Evolution is not, contrary to the Internet, an idea spontaneously generated from the cranium of Dear Darwin. It has existed since the Greeks, and was well phrased by Capital Kant, who stated: “an orang-outang or a chimpanzee may develop the organs which serve for walking, grasping objects, and speaking-in short, that lie may evolve the structure of man, with an organ for the use of reason, which shall gradually develop itself by social culture.”
The Christian who denies the reality of evolution in the biological world for the sake of making his God seem awesome is a fool, and needs to read up on efficient causes. The existence of intelligible, creative processes is no evidence against an Intelligent Creator. The darwinist who pretends there is no massive gap between no-life and the first irreducibly complex single-celled organisms is similarly foolish. But both of them miss a crucial point. If all life is solely the product of evolution, then man — his rationality, his capacity for language, and his appreciation of beauty — is a product of evolution. If man is merely the product of evolution, then we must confront the fact that he — with every meme prematurely ejaculating that “Darwin is the death of all this Creation nonsense!” — is judging the system of evolution like a god who has transcended it. In fact, this is precisely what he does.
If every claim of the darwinist is vindicated, and everything about man is reduced to a series of successful genetic mutations, the truth remains that the darwinist can freely choose evolution, and is thus no more the determined product of evolution than the obese man is a determined product of fast food.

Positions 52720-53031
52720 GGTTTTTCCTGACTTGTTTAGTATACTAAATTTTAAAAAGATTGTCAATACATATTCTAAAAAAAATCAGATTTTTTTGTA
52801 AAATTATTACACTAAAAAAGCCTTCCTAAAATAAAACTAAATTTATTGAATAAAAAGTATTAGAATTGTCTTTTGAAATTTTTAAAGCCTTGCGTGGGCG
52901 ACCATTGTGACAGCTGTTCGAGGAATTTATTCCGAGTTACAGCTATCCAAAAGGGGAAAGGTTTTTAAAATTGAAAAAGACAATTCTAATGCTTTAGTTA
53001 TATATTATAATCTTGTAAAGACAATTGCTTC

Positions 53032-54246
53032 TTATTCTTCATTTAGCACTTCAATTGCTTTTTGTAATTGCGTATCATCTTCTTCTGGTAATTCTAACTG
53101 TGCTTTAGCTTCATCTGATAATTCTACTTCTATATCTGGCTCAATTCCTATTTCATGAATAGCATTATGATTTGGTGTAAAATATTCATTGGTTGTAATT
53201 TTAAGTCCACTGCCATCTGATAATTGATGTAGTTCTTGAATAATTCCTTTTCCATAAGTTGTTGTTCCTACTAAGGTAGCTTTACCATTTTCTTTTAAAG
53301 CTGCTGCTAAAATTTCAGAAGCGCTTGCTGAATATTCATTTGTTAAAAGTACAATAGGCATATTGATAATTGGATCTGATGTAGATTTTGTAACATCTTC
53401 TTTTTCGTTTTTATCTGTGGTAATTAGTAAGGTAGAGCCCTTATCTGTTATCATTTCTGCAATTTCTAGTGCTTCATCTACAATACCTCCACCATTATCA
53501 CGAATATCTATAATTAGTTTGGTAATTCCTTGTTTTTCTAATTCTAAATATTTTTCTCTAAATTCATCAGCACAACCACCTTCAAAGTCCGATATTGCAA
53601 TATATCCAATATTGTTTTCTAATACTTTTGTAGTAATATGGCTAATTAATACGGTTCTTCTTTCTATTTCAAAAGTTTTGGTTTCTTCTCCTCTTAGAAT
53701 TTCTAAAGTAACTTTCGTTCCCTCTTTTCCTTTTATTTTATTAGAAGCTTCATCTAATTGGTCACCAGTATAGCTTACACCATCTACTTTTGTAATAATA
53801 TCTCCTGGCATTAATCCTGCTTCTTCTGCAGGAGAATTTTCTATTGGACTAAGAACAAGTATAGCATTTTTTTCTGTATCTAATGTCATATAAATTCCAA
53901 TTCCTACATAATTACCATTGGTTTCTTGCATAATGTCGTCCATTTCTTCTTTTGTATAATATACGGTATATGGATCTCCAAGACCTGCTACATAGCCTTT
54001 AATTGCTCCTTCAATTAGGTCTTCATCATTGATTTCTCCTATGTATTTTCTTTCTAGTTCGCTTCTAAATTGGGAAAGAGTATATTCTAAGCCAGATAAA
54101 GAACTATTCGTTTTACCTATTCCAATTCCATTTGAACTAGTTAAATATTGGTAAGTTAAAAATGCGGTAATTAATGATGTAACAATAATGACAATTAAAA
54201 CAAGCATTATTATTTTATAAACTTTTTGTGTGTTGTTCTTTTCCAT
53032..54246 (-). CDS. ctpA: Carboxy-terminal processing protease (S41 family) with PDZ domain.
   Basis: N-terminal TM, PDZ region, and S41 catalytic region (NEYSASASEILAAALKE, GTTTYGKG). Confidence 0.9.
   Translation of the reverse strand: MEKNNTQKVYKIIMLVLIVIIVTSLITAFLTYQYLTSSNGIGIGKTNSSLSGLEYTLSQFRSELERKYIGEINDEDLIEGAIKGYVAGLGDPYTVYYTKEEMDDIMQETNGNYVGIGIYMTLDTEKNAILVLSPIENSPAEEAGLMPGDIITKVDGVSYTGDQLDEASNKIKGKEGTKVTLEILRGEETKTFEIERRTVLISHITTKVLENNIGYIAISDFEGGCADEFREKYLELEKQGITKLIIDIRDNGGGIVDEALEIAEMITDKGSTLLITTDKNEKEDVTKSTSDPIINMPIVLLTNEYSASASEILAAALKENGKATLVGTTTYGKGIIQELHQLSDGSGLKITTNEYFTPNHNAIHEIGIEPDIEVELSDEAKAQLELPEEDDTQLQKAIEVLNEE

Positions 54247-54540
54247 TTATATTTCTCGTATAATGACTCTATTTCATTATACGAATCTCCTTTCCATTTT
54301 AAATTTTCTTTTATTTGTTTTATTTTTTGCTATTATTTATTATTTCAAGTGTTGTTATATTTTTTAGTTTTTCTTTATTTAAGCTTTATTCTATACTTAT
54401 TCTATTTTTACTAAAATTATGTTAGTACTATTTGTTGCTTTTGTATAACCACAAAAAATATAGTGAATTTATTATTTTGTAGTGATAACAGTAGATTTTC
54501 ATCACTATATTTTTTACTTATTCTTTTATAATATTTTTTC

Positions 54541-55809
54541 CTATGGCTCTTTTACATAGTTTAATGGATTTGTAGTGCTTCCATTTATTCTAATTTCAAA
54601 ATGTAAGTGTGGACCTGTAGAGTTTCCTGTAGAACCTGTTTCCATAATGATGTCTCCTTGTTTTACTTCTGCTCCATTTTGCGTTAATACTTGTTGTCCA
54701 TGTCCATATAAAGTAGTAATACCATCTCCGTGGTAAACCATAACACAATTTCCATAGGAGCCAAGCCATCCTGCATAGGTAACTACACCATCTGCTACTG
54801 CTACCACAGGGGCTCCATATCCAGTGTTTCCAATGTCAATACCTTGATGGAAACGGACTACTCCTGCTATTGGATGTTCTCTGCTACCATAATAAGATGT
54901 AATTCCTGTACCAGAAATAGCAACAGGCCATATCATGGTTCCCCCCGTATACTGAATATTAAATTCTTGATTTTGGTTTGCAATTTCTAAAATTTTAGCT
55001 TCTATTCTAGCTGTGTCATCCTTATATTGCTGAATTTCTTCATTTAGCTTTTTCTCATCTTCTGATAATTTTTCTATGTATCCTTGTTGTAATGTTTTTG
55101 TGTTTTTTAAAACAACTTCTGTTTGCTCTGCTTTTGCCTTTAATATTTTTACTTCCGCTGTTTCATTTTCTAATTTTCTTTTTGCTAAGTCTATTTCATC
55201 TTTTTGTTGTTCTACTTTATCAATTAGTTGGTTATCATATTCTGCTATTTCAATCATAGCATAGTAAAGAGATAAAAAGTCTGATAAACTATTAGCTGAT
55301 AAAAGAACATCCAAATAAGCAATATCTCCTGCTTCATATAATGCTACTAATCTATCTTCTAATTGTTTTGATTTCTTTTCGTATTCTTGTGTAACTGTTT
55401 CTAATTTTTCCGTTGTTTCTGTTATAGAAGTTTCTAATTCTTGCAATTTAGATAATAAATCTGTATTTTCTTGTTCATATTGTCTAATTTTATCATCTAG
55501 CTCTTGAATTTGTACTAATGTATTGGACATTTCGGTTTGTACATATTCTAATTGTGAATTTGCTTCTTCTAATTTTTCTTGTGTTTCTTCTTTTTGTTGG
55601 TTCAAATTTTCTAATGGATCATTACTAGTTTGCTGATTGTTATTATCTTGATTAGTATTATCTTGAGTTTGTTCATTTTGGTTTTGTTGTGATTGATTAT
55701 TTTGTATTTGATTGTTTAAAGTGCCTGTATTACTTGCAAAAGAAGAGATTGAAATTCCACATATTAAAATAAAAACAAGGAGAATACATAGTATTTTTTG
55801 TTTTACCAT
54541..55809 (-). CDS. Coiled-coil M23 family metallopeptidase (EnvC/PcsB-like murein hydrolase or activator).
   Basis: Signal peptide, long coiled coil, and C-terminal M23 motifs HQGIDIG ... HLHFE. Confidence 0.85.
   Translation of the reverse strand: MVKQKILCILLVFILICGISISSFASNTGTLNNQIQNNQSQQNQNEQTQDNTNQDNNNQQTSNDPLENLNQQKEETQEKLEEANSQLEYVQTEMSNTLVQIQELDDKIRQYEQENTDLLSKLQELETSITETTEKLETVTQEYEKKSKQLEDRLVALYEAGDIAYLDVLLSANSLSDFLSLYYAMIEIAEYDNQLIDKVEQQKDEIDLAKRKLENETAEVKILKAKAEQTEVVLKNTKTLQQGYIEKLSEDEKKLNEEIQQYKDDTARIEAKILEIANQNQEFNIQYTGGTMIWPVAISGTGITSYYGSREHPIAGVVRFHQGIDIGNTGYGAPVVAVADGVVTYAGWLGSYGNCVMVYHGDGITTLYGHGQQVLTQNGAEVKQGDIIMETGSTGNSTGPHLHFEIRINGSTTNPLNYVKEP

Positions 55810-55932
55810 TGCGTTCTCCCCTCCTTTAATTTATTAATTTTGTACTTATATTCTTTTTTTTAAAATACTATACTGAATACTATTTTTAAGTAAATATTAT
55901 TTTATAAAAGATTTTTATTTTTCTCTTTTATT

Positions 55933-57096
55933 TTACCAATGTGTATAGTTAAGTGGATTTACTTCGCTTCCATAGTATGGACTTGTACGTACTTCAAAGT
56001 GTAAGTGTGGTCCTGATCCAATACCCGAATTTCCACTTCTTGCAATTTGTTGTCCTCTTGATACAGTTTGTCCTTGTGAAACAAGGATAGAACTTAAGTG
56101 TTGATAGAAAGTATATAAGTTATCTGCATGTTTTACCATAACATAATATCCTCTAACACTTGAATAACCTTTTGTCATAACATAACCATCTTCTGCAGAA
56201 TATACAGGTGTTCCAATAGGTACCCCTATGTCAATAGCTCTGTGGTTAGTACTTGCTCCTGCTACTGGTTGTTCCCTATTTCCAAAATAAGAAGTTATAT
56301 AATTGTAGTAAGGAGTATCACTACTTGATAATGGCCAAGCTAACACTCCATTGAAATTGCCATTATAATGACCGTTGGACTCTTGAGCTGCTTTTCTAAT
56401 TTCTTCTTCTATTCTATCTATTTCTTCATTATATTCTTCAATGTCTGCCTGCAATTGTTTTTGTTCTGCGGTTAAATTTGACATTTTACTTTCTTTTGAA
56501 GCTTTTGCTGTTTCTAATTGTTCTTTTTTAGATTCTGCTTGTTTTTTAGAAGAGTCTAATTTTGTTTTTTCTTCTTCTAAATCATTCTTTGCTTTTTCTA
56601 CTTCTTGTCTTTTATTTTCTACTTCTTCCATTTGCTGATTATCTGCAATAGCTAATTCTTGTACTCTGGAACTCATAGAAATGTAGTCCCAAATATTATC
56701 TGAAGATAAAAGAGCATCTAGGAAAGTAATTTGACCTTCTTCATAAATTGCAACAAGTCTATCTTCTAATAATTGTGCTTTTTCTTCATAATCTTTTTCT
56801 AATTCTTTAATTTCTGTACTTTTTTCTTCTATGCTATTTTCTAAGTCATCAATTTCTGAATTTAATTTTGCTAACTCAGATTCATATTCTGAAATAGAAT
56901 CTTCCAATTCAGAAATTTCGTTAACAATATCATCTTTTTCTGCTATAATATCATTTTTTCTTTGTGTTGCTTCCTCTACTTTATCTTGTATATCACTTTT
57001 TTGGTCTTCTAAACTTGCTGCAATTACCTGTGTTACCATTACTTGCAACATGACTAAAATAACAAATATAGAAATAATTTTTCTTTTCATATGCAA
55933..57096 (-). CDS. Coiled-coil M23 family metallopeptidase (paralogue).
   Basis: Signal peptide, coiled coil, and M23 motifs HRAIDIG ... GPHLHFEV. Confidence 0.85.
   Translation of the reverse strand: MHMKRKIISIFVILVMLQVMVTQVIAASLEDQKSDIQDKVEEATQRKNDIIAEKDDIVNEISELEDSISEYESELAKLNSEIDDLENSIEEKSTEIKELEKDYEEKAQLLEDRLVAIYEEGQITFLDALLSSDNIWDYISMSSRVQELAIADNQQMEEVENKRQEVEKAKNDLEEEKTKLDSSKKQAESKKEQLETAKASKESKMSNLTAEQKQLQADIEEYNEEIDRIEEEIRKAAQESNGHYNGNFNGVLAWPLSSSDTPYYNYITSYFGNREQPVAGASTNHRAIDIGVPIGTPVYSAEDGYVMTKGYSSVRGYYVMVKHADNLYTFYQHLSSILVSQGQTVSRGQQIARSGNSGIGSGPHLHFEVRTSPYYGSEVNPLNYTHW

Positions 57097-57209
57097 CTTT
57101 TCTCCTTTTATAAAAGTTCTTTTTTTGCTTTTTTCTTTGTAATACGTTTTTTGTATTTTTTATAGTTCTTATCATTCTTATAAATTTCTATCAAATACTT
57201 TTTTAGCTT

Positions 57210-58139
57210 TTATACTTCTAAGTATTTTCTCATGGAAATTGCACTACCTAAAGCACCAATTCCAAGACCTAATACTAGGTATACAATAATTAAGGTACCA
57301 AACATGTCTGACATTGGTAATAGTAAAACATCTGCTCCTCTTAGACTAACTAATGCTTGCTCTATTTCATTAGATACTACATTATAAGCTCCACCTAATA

The “survival of the fittest” only works if an animal by its nature wills to survive. Then the fitter it is, the more likely its survival. If animal has no will to live, it doesn’t matter if it randomly mutates a longer beak or a tommy-gun for an arm. The “will to live” is the great presupposition of Darwinism, and I think it a good one. It is self-evident in all animals — except the animal man.
Man is an animal who may at any moment give the finger to the “will to live” and make his exit from the universe. For every other being in the universe we may take for granted a natural will for continued existence, but for man, continued existence is a choice. We certainly favor continued life insofar as we naturally view life as a good and death as bad. But this makes the “will to live” an influence on us, not a determining factor, an influence that is — like most influences — easily overridden: Suicide is the 10th leading cause of death in the US. Man, insofar as he can willfully commit suicide, is not determined by evolution.
The poet Heinrich von Kleist, after studying and believing the philosophy of Immanuel Kant, which claims that man cannot ever truly know something, killed himself, writing: “I am going, since there is nothing left for me either to learn or gain in this life.” We are free to decide that life is not worth living.